Catalog number: 397 033-2 (Brazil)
1. Only Yesterday (1989 version w/Overture)
2. Superstar (1985 remix)
3. For All We Know
4. (Want You) Back In My Life Again
6. All You Get From Love Is A Love Song (short open)
7. Calling Occupants Of Interplanetary Craft
8. Please Mr. Postman
9. Hurting Each Other (1973 remix)
10. Goodbye To Love (1985 remix)
11. Rainy Days And Mondays (1985 remix)
12. It’s Going To Take Some Time
13. This Masquerade
14. (They Long To Be) Close To You (single edit)
This Brazil-only compilation from 1989 has some interesting things about it and most of it is not good.
– First, volume: This CD is most certainly not “maximized” to sound loud the way many modern discs are. In fact, the recorded level of this disc is very low indeed, meaning you have to turn up your volume control to hear it. It’s lower than most CDs out there.
– Second, stereo: The stereo image on every track is backwards. For example, the opening piano part that Richard plays on the “Singles Overture” is typically found in the left channel. Here it’s in the right. And it’s that way throughout this entire disc. If you’re used to the strings swelling on the left, well, they’ll be on the right on this disc.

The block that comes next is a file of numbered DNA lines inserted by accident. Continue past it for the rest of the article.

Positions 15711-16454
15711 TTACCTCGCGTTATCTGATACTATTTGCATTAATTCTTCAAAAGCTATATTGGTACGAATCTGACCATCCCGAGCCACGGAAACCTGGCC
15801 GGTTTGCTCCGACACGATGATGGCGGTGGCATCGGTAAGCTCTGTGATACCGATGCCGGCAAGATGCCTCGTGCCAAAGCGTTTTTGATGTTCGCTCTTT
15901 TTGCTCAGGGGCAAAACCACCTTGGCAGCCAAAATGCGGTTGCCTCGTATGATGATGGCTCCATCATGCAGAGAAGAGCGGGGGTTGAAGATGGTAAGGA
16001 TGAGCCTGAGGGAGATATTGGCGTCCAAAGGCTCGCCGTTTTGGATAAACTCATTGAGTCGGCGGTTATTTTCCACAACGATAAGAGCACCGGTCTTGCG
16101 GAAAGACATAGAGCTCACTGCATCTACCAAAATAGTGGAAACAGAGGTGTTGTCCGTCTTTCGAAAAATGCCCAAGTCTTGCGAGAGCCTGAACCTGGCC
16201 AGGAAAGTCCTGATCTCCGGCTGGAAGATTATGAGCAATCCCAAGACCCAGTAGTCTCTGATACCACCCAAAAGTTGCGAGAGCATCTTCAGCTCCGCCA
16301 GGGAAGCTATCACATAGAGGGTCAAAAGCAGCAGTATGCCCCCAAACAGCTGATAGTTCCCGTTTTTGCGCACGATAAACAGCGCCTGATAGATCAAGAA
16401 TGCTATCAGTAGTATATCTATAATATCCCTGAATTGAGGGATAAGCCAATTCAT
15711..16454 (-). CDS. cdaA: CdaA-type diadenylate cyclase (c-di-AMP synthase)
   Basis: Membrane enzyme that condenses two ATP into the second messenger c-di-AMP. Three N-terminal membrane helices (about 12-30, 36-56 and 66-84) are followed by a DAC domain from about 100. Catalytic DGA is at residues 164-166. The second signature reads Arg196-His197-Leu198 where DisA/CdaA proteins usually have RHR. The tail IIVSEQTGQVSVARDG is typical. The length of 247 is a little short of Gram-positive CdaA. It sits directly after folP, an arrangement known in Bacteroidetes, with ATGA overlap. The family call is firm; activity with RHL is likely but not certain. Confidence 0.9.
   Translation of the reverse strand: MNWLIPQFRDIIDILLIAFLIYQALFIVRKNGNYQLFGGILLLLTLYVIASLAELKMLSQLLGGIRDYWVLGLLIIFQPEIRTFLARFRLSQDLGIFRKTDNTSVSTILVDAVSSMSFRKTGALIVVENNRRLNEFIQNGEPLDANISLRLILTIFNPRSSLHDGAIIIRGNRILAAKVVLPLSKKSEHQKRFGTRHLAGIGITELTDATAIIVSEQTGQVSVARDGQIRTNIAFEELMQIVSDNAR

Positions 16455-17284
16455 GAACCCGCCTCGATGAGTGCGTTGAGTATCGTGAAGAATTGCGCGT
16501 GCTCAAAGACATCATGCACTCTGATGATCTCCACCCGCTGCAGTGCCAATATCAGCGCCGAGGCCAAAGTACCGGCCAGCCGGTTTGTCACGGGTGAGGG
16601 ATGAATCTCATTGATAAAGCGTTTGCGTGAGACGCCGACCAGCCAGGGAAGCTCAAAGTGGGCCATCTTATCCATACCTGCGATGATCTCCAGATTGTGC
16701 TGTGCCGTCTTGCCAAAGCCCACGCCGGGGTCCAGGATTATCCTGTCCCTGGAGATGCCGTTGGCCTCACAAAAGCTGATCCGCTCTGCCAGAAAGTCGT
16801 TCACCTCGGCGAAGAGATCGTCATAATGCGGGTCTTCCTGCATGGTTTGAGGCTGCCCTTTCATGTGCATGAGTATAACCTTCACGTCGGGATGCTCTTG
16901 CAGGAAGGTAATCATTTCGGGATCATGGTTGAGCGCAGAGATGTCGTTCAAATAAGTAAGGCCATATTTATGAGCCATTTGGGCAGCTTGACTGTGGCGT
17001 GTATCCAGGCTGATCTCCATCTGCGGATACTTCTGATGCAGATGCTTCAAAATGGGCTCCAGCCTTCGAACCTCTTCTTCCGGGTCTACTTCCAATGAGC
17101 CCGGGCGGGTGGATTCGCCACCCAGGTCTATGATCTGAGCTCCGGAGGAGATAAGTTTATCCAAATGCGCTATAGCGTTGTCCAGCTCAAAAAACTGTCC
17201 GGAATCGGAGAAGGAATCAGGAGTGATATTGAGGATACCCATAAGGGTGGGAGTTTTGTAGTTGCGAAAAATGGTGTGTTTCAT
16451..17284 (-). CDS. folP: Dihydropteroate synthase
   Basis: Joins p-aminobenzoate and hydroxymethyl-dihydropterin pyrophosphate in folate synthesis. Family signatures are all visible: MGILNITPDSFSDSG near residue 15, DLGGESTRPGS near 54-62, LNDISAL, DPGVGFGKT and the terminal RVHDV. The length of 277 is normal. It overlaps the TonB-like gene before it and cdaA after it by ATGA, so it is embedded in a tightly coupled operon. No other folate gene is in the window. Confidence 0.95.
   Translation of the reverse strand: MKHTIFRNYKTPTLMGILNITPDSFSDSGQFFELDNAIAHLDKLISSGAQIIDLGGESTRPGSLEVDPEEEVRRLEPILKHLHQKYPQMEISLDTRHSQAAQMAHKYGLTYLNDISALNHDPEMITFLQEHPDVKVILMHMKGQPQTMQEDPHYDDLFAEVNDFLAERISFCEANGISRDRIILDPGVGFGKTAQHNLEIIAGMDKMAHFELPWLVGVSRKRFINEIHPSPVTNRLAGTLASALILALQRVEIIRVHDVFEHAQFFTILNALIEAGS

– Third, processing: There is something odd about the sound of this disc, even if you compensate for the reversed stereo and the low volume. I hear it in the bass notes. They sound indistinct or somehow muffled, almost as if they were out of phase or had some kind of odd processing applied. This effect is most noticeable with headphone listening and applies to the entire disc.
– Fourth, edits: This disc has a unique combining of the “Singles Overture” with “Only Yesterday”. But there are a few other odd and unpleasant surprises with some songs that seem to start or end improperly. “(Want You) Back In My Life Again” isn’t too bad, with its wind chimes fading a bit early. This track’s chimes are typically segued with whatever’s next, but they’re faded just a tad early here. “All You Get From Love Is A Love Song” is missing an opening beat or two in the percussion. The song just starts abruptly a little later than it’s supposed to. It fades early too, as the original version of this recording has a very long fade-out. This one just gets it over with earlier by shortening the fade. “Rainy Days And Mondays” has an odd opening too, with a very quick fade-in that’s different from other discs. It’s very subtle and you have to listen very closely to hear the difference.
There’s one other odd thing about the back cover – there’s a mysterious eight-digit number following every track in the list.
Anyway, overall, this disc is an anomaly. It’s official, it’s got some interesting things about it, but it also doesn’t sound all that great. It’s fun for completists, though.
One should also note that there’s another, similarly-titled disc out there called SO O MELHOR DE CARPENTERS that’s not the same at all. That other one is a cheap gray-area knock-off of HORIZON, one of many.